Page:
The most simple and versatile methodology to synthesize hydrotalcite powder samples is the co-precipitation method based on the addition of inorganic metallic salt solutions on the alkaline precipitant solution. Structural morphology depends on the pH of aging after precipitation. For carbonated magnesium-aluminium hydrotalcites, the pH range must set between 10 and 11 and the aging step is carried out under vigorous stirring until from 3 to 18 hours at 60˚C. It is necessary a filtration step of the aged precipitate followed by washing with distilled water until the complete soluble sodium salts and final drying at 100˚C  . The Fe3+ and Al3+ cations have very similar physical-chemical characteristics concerning the pH of precipitation, which makes the synthesis procedure of carbonated magnesium-aluminium-iron hydrotalcites very similar to the typical magnesium-aluminium hydrotalcites  .
In this work, we aim to prepare three compositions of carbonated magnesium-aluminium-iron hydrotalcites through the co-precipitation method at pH 11 in order to investigate the influence of iron (III) co-substitution on the structural and morphologic stabilities along the increasing in the temperature of thermal treatment.
2. Materials and Methods
2.1. Sample Synthesis
The hydrotalcite samples were obtained by co-precipitation method at pH 11, according to the formula , with y set as 0, 0.05, and 0.10, which were named as HTF00, HTF05, and HTD10 sample, respectively. Firstly, it was prepared the cation aqueous solutions by dissolution of hexahydrate Mg(NO3)2∙6H2O, aluminium III nitrate nonahydrate Al(NO3)3∙9H2O, and iron III nitrate nonahydrate Fe(NO3)3∙9H2O in distilled water. The stoichiometric calculations were carried out in order to get cation molar sum (Mg2+ + Al3+ + Fe3+) equal to 1.0 mol∙L−1. In sequence, it was prepared the anion precipitant aqueous solutions by dissolution in distilled water of sodium hydroxide (NaOH) and sodium carbonate (Na2CO3).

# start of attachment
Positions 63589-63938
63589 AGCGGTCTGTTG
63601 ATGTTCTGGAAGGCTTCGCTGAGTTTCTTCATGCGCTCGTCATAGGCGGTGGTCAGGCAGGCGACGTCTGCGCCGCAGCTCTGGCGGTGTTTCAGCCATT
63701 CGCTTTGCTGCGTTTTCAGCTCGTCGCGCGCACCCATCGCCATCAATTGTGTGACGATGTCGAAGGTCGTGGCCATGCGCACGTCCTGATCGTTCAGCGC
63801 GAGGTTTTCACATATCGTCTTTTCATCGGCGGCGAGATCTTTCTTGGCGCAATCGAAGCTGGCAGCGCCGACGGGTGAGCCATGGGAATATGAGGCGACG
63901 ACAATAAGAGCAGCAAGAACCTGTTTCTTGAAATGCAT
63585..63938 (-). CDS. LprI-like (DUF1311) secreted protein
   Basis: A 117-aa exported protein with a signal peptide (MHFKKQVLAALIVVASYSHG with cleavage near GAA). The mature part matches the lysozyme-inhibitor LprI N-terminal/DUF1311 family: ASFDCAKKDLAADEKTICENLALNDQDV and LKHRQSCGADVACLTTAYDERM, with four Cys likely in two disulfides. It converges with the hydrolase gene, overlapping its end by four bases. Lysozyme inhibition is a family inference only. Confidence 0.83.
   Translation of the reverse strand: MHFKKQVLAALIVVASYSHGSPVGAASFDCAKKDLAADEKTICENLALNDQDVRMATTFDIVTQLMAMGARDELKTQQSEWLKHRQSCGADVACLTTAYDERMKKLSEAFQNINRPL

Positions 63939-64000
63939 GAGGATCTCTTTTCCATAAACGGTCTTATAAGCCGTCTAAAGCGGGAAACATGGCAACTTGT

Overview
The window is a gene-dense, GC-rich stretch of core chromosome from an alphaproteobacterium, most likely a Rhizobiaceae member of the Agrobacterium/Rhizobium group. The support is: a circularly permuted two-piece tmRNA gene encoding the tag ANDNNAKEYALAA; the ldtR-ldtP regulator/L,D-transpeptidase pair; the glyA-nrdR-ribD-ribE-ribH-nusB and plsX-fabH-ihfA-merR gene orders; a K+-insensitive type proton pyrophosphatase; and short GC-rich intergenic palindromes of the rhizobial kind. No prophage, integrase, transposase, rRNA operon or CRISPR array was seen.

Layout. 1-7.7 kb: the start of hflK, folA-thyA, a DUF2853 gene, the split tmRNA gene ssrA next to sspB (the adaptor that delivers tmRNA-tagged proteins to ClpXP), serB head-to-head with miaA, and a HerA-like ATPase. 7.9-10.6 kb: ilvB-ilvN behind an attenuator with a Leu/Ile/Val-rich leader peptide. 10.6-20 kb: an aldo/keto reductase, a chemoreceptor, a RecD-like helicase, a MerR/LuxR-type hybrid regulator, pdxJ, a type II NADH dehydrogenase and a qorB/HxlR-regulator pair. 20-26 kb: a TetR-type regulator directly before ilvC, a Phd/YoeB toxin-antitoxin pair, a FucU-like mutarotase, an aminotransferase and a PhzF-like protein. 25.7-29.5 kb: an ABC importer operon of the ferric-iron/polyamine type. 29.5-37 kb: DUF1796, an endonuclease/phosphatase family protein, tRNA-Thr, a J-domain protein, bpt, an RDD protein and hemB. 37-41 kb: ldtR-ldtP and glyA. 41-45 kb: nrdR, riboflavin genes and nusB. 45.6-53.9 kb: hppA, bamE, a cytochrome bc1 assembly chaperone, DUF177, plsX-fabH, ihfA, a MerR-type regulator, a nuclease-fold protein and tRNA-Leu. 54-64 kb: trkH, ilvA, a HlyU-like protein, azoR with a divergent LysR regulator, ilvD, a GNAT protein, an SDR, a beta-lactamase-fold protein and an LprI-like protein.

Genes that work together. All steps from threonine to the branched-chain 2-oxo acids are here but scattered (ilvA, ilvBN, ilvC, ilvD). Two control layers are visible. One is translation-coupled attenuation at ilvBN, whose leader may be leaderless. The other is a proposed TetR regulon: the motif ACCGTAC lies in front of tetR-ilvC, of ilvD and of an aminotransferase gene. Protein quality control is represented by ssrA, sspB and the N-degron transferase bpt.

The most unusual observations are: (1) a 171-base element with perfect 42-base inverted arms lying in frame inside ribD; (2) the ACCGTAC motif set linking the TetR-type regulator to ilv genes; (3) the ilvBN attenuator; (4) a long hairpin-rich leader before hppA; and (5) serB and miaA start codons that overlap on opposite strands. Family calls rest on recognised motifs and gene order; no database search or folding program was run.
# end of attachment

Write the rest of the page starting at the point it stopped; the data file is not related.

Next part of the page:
Both solutions were slowly poured on the third flask kept under vigorous stirring at room temperature. For precipitate aging process, each precipitate suspension batch was heated at 60˚C for 6 hours under moderate stirring and finally filtered and washed with distilled water until neutral pH for supernatant solution. The washed precipitate samples were dried at 100˚C for 24 hours and slightly crushed in a porcelain mortar in order to get the powders desagglomeration. In sequence, each dried precipitate samples was divided in three parts and lead to thermal treatment at different temperatures (100˚C, 200˚C and 500˚C) for 4 hours. The thermal treatment at 100˚C for 4 hours for samples already dried at 100˚C for 24 hours aims to normalize the powder processing among all of the samples. The appearance and powder colors for all of the samples as a function of iron (III) content and of temperature of thermal treatment can be seen on Figure 1.
2.2. Characterization Techniques